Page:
Crawford, who had struggled in recent starts, stopped 25 of 27 shots in this one. Brian Campbell garnered his 500th career point with his primary assist on Panik's goal. Toews recorded two assists, moving ahead of Jeremy Roenick for 13th among the Blackhawks' all-time assist leaders (330).

Marian Hossa, who recorded an empty-net goal late, garnered his 400th point in a Blackhawks uniform.

The Blackhawks had one of their best first periods on Sunday night, outshooting the Canucks 18-9 and taking that 2-0 lead. Richard Panik scored his 11th goal of the season from the slot off Campbell's feed and Patrick Kane scored his 15th goal of the season.

The third wasn't nearly as good as Troy Stecher scored a power-play goal and Bo Horvat scored 46 seconds later. But Toews scored off a carom off the backboards with 1:18 remaining to regain a 3-2 lead, and Hossa’s empty-net goal sealed it.

Bad blood fueled Bears-Vikings playoff bout profiled in 'Bears Classics: Eclipsing Moon'

Bad blood fueled Bears-Vikings playoff bout profiled in 'Bears Classics: Eclipsing Moon'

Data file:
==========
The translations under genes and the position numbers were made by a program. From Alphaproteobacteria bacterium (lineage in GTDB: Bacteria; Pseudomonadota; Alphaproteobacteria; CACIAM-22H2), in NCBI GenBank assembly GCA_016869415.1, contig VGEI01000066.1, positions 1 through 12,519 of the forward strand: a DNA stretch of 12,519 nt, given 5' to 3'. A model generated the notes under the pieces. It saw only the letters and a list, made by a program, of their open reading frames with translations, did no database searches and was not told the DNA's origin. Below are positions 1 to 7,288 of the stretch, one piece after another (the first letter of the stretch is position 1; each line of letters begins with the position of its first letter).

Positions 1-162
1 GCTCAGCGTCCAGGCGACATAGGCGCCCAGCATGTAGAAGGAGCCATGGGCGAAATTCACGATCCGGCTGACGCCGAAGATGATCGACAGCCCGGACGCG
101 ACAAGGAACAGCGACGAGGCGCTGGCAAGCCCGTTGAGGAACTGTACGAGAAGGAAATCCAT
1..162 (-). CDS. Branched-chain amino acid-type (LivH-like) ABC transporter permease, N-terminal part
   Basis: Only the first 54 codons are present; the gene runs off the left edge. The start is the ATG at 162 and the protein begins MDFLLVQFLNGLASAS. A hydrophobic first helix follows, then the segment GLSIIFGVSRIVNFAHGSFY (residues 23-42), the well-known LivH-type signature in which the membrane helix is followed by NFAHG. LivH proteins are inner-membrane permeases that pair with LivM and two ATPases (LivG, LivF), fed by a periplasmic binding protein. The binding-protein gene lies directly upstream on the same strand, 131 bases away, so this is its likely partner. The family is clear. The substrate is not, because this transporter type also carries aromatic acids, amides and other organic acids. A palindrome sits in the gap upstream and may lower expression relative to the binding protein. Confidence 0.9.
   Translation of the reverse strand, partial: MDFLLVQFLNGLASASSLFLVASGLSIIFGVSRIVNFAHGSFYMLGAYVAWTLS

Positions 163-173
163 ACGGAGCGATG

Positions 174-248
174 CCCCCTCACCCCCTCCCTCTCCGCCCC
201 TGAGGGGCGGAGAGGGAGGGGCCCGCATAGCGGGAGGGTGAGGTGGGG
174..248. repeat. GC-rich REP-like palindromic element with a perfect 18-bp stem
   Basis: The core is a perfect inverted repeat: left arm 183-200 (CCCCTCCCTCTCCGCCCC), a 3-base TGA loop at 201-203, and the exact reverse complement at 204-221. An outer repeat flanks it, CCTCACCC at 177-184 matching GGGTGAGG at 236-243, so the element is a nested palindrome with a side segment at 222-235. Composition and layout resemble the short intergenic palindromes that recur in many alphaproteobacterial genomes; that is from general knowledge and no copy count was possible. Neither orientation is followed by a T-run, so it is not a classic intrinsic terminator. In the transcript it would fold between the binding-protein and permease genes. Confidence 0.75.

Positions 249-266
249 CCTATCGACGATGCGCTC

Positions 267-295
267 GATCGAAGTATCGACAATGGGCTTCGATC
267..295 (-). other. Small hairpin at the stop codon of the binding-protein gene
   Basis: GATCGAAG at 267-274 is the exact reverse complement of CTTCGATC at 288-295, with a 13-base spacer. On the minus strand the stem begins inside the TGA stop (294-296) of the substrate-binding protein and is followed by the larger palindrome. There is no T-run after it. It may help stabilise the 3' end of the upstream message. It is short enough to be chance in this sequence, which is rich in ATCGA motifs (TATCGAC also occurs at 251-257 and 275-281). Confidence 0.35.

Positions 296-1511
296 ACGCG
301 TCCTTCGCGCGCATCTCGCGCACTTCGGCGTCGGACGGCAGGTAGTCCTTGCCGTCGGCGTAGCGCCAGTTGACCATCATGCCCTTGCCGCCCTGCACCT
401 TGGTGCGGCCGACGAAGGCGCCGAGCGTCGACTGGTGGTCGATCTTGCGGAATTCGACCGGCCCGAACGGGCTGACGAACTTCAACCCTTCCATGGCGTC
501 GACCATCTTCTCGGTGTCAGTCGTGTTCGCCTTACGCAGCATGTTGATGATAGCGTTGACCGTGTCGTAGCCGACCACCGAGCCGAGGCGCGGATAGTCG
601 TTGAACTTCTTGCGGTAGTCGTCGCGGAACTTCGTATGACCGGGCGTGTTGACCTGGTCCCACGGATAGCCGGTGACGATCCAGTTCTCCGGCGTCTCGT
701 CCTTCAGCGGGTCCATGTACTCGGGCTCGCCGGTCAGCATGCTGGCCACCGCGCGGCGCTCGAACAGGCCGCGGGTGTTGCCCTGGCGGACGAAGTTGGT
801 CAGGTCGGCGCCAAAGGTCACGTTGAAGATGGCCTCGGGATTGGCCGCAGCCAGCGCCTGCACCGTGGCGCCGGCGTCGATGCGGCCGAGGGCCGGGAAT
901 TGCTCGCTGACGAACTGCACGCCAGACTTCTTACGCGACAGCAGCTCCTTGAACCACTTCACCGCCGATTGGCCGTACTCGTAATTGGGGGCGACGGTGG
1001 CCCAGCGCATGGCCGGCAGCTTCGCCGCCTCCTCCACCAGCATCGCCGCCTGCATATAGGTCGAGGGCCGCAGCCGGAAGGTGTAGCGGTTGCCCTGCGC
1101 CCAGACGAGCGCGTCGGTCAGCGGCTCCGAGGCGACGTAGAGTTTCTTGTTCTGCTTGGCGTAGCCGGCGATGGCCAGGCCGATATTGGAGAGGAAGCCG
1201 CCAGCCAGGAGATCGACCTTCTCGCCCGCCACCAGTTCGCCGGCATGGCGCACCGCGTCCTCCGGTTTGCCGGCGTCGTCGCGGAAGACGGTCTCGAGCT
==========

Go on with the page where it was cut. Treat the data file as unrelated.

From the high ground of hindsight, what unfolded in the Metrodome that day in 1995 was actually quite a big deal. But not for reasons that you could have really understood at the time watching the Bears stun the Minnesota Vikings 35-18 in the wild card round of the 1994 playoffs.

It was not so much the game alone. It was the overall context of the time for the Bears, before and after.

Though the 1995 season would get off to a 6-2 start for the Bears before their near-historic collapse, the Minnesota game would prove to be the high-water mark for the coaching tenure of Dave Wannstedt. This was the postseason, and the Bears looked to be going where then-president Mike McCaskey envisioned when he made the play to beat the New York Giants in securing Wannstedt, who was unquestionably the hot coaching prospect coming out of the Dallas Super Bowl pantheon after the 1992 season.